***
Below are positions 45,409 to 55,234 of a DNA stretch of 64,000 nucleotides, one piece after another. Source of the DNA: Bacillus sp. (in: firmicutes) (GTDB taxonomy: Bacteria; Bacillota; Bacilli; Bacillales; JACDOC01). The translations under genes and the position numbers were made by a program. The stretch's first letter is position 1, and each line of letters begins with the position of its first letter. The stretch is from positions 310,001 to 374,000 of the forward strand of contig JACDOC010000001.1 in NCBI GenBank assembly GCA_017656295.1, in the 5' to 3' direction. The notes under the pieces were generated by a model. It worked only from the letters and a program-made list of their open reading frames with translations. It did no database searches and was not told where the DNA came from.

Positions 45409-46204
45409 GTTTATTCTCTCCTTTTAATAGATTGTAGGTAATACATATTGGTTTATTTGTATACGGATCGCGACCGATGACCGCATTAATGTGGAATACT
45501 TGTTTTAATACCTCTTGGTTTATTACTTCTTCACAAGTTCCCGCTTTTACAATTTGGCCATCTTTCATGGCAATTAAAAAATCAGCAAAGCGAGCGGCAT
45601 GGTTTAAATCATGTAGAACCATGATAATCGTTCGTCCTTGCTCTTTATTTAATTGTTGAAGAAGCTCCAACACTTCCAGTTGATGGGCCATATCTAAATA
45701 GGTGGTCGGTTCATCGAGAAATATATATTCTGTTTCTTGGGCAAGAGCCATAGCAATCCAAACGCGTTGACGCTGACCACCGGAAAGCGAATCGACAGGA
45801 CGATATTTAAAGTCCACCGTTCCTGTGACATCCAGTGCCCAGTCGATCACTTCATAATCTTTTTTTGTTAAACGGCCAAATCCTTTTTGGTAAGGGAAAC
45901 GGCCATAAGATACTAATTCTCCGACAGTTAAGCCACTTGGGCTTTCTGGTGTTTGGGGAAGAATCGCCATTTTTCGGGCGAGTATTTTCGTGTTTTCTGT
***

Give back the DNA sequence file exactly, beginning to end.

Below are positions 45,409 to 55,234 of a DNA stretch of 64,000 nucleotides, one piece after another. Source of the DNA: Bacillus sp. (in: firmicutes) (GTDB taxonomy: Bacteria; Bacillota; Bacilli; Bacillales; JACDOC01). The translations under genes and the position numbers were made by a program. The stretch's first letter is position 1, and each line of letters begins with the position of its first letter. The stretch is from positions 310,001 to 374,000 of the forward strand of contig JACDOC010000001.1 in NCBI GenBank assembly GCA_017656295.1, in the 5' to 3' direction. The notes under the pieces were generated by a model. It worked only from the letters and a program-made list of their open reading frames with translations. It did no database searches and was not told where the DNA came from.

Positions 45409-46204
45409 GTTTATTCTCTCCTTTTAATAGATTGTAGGTAATACATATTGGTTTATTTGTATACGGATCGCGACCGATGACCGCATTAATGTGGAATACT
45501 TGTTTTAATACCTCTTGGTTTATTACTTCTTCACAAGTTCCCGCTTTTACAATTTGGCCATCTTTCATGGCAATTAAAAAATCAGCAAAGCGAGCGGCAT
45601 GGTTTAAATCATGTAGAACCATGATAATCGTTCGTCCTTGCTCTTTATTTAATTGTTGAAGAAGCTCCAACACTTCCAGTTGATGGGCCATATCTAAATA
45701 GGTGGTCGGTTCATCGAGAAATATATATTCTGTTTCTTGGGCAAGAGCCATAGCAATCCAAACGCGTTGACGCTGACCACCGGAAAGCGAATCGACAGGA
45801 CGATATTTAAAGTCCACCGTTCCTGTGACATCCAGTGCCCAGTCGATCACTTCATAATCTTTTTTTGTTAAACGGCCAAATCCTTTTTGGTAAGGGAAAC
45901 GGCCATAAGATACTAATTCTCCGACAGTTAAGCCACTTGGGCTTTCTGGTGTTTGGGGAAGAATCGCCATTTTTCGGGCGAGTATTTTCGTGTTTTCTGT